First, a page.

tijon

Tuesday, October 10, 2006

Rainy weather: Mitsouko time

What can one possibly say about this iconic perfume? What can one add to the tome upon tome of literature on the subject?


Everything has been analyzed over and over : how it was inspired by a literary Japanese heroine in 1919; how the bottle was the same as the one for L’heure bleue; how the aldehyde C14 in there replicates peach skin; how it is a scent implicated in sex under a different perspective than the one in the West; how it is mixed in tragedy, greatness and cinematic art; how the name doesn’t mean what Guerlain has been telling us after all…(you can see all that on my Mitsouko entry on my personal site Perfume Shrine, section "Perfume in literature and film", linked in index)


Sometimes great works of art ultimately lose if one describes them too extensively. They lose their mystique, their spirituality, their rapport with the hidden forces that make them so compelling in the first place.
So we won’t dissect Mitsouko here. We simply won’t. Just because.
We’ll just let ourselves feel the yearning and sense of loss it evokes and slowly whisper my favourite poem. (I'd like it to be on my tombstone)



The god forsakes Antony


When suddenly, at midnight, you hear
an invisible procession going by
with exquisite music, voices,
don’t mourn your luck that’s failing now,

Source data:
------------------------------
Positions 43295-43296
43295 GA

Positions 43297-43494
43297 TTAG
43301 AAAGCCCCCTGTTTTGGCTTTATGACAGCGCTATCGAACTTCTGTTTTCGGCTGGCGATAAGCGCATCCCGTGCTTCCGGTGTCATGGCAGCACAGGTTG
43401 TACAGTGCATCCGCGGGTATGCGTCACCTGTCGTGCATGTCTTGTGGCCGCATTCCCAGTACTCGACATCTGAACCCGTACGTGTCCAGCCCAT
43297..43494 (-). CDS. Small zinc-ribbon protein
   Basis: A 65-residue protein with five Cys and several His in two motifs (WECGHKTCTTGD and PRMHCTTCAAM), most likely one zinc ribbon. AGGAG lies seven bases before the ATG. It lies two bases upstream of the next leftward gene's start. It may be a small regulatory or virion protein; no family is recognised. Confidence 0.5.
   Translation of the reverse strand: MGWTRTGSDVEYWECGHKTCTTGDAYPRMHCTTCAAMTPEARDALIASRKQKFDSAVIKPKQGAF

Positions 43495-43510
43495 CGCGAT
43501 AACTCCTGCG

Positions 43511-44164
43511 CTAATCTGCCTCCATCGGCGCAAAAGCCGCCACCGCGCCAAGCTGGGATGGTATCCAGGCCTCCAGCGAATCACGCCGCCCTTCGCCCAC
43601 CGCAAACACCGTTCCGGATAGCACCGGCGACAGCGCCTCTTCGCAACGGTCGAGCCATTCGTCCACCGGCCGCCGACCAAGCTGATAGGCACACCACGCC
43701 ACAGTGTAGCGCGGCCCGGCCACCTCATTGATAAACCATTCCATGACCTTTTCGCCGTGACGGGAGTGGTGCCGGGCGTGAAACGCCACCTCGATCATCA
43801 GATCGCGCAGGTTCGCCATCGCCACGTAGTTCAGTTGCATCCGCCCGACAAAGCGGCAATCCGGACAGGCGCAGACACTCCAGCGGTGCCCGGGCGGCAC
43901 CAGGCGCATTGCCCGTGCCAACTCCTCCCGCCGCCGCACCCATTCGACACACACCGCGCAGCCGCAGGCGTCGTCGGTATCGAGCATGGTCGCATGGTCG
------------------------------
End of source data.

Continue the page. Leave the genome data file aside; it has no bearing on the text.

work gone wrong, your plans
all proving deceptive—don’t mourn them
uselessly.
As one long prepared, and graced with courage,
say goodbye to
her, the Alexandria that is leaving.


Above all, don’t fool yourself, don’t say
it was a dream, your ears
deceived you:
don’t degrade yourself with empty hopes like these.
As one
long prepared, and graced with courage,
as is right for you who were given
this kind of city,
go firmly to the window
and listen with deep emotion,
but not
with the whining, the pleas of a coward;
listen—your final
delectation—to the voices,
to the exquisite music of that strange
procession,
and say goodbye to her, to the Alexandria you are losing.


- by Constantine P. Cavafy (1911)



Translated from greek to english by Edmund Keeley and Philip Sherrard


Note for understanding the context: The poem refers to Plutarch's story that when Marc Antony was besieged in Alexandria by Octavian the night before the city fell into enemy hands, he heard an invisible troupe leaving the city. He heard the sounds of instruments and voices making their way through the city. Then, he passed out; the god Bacchus (Dionysus), Antony's protector, was deserting him.


If you want to read Constantinos Cavafy's poetry, click here. Plutarch's Parallel lives link here

Mitsouko entry on Perfume in literature and film: here

2 comments:

  1. What a beautiful poem for Mitsouko. But, argh, don't plan your tombstone yet!

    ReplyDelete
  2. Thank you Iris.
    Well, one can never be too prepared, can one?

    LOL!

    ReplyDelete

Type your comment in the box, choose the Profile option you prefer from the drop down menu below the text box (Anonymous is fine if you don't want the other options) and hit Publish! And you're set!

Blog Widget by LinkWithin